Australia: CbC reporting exemption guidance | KPMG | GLOBAL
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Australia: Country-by-country reporting exemption guidance

Australia: CbC reporting exemption guidance

The Australian Taxation Office (ATO) published additional guidance for taxpayers who are (or will be) subject to the country-by-country (CbC) reporting regime. The guidance outlines how taxpayers can apply for a specific exemption from some or all the CbC reporting obligations and also the general principles that the ATO will take into account in making its decision. It applies for taxpayers that are Australian subsidiaries of overseas multinational enterprises (MNEs) as well as Australian-based MNEs. This exemption guidance is part of a larger tranche of guidance that the ATO is releasing to assist taxpayers to comply with the CbC reporting regime.


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Key points

Taxpayers affected by this guidance need to consider the following key points.

  • Content of the exemption request: Taxpayers are to specify, in their request, the CbC reporting obligations that the request is covering (e.g. CbC report, Master file and/or Local file), the reporting periods for which an exemption is sought (up to three years), the entities covered under the exemption, the reasons for seeking the exemption, and any documents supporting the request.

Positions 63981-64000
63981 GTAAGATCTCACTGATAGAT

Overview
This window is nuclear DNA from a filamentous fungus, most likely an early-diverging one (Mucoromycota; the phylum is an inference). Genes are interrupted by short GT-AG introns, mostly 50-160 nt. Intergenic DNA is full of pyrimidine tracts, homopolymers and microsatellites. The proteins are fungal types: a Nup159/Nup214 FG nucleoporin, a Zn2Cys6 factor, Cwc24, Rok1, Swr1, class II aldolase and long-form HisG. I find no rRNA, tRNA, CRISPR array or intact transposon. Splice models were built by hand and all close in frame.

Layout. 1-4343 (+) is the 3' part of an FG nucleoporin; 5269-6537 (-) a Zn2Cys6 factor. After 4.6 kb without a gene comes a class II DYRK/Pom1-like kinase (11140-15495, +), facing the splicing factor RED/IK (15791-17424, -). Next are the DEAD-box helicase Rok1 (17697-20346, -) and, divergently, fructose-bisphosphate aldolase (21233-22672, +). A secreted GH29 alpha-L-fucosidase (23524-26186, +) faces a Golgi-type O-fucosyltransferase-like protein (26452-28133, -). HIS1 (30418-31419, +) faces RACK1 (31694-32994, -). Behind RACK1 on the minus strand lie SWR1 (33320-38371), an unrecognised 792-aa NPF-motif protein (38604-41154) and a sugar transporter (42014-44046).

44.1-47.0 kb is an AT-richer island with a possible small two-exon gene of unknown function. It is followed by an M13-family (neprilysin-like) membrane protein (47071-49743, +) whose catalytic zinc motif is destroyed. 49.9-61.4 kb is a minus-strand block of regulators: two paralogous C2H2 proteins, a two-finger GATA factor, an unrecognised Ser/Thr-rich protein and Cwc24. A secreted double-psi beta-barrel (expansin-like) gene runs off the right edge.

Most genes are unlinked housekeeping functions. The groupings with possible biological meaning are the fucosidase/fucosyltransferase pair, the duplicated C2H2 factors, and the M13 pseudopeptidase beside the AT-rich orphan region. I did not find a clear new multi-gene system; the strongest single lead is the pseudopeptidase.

• General considerations that the ATO will take into account: Key factors that the ATO will consider in providing an exemption include: (1) whether the taxpayer is subject to a risk review / audit, (2) the scale and nature of the taxpayer’s international related-party dealings, and (3) the tax jurisdiction of the counterparty to the international related-party transactions.
  • Transitional exemption for inbound MNEs: The ATO reiterated that a one-year transitional exemption from the CbC report and Master file (but not the Local file) will be available if the taxpayer’s global parent entity is resident in a jurisdiction that has not implemented CbC reporting rules, but this exemption may extend up to three years if the jurisdiction has officially announced an intention to implement CbC reporting (but does not implement in the three years).  
  • Taxpayers with global parent entities exempted from CbC reporting in home jurisdiction: The ATO will not exempt taxpayers on this basis alone without understanding the reasons for the exemption being granted to the global parent entity by the respective tax authority.
  • Domestic Australian-based MNEs: The ATO is concerned that its obligations to other jurisdictions to automatically exchange CbC reports will not be affected by exemptions granted.  Conversely, Australian-based MNEs with no overseas operations that would be disclosed in the CbC report would have strong grounds for an exemption for the CbC reporting. 
  • Obligation to notify of changes: Exemptions will be granted on the condition that the taxpayer notifies the ATO of subsequent changes to facts or circumstances that could impact on the exemption.  
  • Timing of exemption: The ATO has recommended that an exemption request is made as soon as possible in order for a decision to be made prior to the statutory due date for the reports (being a year after the end of the first reporting period). The ATO aims to respond to requests within 28 days. 

KPMG observation

Affected taxpayers need to consider their facts and circumstances and determine whether an exemption request would be appropriate, particularly given the potential to reduce compliance costs.


For more information, contact a tax professional with KPMG’s Global Transfer Pricing Services practice in Australia:

Jane Rolfe | +61 3 9288 6341 | 

Aaron Yeo | +61 3 9288 6024 |

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